Girls are scary.
There’s a funny sort of reversal happening with Sukkite Iinayo. Usually you have fans of the source material decrying the shortcomings of the adaptation, and how it never manages to capture the magic of the original. Here, there are seemingly endless “Yeah, the anime seems really good but…” posts warning of the shortcomings of the manga. I’m at the point know where I’m thinking it’s time to accept the possibility that the anime might just be as good as it seems to think it is.
Sukitte isn’t perfect, mind you, not even the best shoujo romance of the season so far – but I find it refreshingly direct and even brutally honest. It seems to have escaped the twin terrors of shoujo extremes, butterflies & rainbows fantasy and virtually dystopian despair. It’s just a good, solid romance series that’s grounded in real experience and does a good job of portraying the emotions of adolescence without exaggerating much in either direction. It’s also very stylish and attractive visually, from a studio not renowned for such things.
One thing we’re definitely seeing a lot of this season is depiction of just how cruel teenaged girls can be to each other. I must say this episode showed it pretty much as I remember it – the guys physically bully the weak and the girls savagely brutalize each other verbally, targeting each other’s weak spots with unerring accuracy. Mutou Aiko (Uchiyama Yumi) is the focal point of the karmic violence this week, turning her jaundiced eye on Mei after a chance meeting in town when Mei and Yamato are on their first “date” (though she’s clueless about what that really means). Aiko is one of the many girls Yamato has slept with and tossed aside so her irritation is somewhat understandable, but her conversation with Mei in the bowling alley is still a brutal thing to see, and it’s no wonder it turns Mei from a turkey-rolling bowling genius into a shambling mess.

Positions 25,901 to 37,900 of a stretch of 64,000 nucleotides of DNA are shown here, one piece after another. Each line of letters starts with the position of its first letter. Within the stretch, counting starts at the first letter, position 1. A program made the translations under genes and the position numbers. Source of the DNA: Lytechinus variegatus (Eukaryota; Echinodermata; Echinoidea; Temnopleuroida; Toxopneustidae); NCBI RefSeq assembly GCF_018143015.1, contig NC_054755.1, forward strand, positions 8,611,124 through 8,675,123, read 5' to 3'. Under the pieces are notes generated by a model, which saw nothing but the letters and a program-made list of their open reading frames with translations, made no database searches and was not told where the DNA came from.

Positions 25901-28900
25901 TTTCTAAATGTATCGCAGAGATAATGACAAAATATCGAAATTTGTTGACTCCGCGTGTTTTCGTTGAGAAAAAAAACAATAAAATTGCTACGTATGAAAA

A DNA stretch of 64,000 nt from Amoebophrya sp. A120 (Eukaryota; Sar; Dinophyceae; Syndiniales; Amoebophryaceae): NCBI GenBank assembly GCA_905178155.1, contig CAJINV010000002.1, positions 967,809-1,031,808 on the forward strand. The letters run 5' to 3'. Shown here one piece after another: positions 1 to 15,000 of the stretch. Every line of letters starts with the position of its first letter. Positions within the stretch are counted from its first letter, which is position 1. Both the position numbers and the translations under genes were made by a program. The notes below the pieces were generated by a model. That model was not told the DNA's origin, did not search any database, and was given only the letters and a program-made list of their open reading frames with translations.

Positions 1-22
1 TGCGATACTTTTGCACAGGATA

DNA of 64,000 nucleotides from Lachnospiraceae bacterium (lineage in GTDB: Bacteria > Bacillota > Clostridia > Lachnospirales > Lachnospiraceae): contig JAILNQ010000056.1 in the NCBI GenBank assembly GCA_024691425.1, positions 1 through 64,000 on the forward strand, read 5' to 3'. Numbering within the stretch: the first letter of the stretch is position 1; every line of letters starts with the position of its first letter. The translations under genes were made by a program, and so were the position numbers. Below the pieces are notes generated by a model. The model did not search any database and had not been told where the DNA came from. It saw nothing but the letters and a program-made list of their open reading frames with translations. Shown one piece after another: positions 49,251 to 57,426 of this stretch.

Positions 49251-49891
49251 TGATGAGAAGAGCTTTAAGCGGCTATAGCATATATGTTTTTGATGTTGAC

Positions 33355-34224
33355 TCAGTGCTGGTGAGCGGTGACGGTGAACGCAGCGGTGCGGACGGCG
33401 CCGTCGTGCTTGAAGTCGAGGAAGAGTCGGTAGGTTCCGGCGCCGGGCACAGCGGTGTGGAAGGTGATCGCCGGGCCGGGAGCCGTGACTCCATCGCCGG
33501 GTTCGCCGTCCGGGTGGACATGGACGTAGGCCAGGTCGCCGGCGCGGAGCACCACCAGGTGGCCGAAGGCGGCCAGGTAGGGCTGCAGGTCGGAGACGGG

There are no heroes here, so far. Aiko casually toys with her current “boyfriend” Tachikawa as thoughtlessly as Yamato did with her. Yamato carries the responsibility for the many times he’s toyed with girls’ affections, and for failing to help his friend who was being bullied in middle school (getting angry about it doesn’t excuse inaction). Adolescence can be a dangerous and terrible place, and Sukitte isn’t shying away from that experience, but it’s depicting it with a lack of florid embellishment, letting the inherent drama speak for itself. I like that, and I like the series so far. It would be nice to see Mei step into herself a bit more and become something more than a piece of driftwood being buffeted by forcer greater than she – she’s sympathetic but lacks the strong identity that Shizuku has at the center of Tonari no Kaibutsu-kun. Plus, Yamato’s personality swings from week-to-week are a bit too dramatic. But these are small quibbles – on balance, this show is definitely a keeper, and deserves to be judged on its own merits.